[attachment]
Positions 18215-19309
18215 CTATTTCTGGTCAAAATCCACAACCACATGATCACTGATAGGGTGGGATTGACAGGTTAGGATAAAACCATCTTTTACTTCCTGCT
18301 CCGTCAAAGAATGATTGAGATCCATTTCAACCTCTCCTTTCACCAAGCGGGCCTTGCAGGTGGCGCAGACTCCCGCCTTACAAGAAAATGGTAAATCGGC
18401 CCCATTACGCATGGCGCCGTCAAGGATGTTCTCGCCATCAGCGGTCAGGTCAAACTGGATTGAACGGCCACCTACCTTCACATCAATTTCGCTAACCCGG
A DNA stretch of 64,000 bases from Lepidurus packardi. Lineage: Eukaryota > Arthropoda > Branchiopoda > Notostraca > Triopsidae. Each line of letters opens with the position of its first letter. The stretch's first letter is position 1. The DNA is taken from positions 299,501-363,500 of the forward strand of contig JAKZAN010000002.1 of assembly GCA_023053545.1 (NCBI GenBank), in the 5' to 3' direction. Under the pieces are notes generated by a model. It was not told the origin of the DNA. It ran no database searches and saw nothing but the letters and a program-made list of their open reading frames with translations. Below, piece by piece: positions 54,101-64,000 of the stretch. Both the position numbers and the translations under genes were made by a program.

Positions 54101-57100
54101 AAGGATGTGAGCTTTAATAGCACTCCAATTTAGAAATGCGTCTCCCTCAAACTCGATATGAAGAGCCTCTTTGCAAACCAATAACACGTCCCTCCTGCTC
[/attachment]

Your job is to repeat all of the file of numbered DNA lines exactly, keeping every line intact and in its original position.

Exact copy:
Positions 18215-19309
18215 CTATTTCTGGTCAAAATCCACAACCACATGATCACTGATAGGGTGGGATTGACAGGTTAGGATAAAACCATCTTTTACTTCCTGCT
18301 CCGTCAAAGAATGATTGAGATCCATTTCAACCTCTCCTTTCACCAAGCGGGCCTTGCAGGTGGCGCAGACTCCCGCCTTACAAGAAAATGGTAAATCGGC
18401 CCCATTACGCATGGCGCCGTCAAGGATGTTCTCGCCATCAGCGGTCAGGTCAAACTGGATTGAACGGCCACCTACCTTCACATCAATTTCGCTAACCCGG
A DNA stretch of 64,000 bases from Lepidurus packardi. Lineage: Eukaryota > Arthropoda > Branchiopoda > Notostraca > Triopsidae. Each line of letters opens with the position of its first letter. The stretch's first letter is position 1. The DNA is taken from positions 299,501-363,500 of the forward strand of contig JAKZAN010000002.1 of assembly GCA_023053545.1 (NCBI GenBank), in the 5' to 3' direction. Under the pieces are notes generated by a model. It was not told the origin of the DNA. It ran no database searches and saw nothing but the letters and a program-made list of their open reading frames with translations. Below, piece by piece: positions 54,101-64,000 of the stretch. Both the position numbers and the translations under genes were made by a program.

Positions 54101-57100
54101 AAGGATGTGAGCTTTAATAGCACTCCAATTTAGAAATGCGTCTCCCTCAAACTCGATATGAAGAGCCTCTTTGCAAACCAATAACACGTCCCTCCTGCTC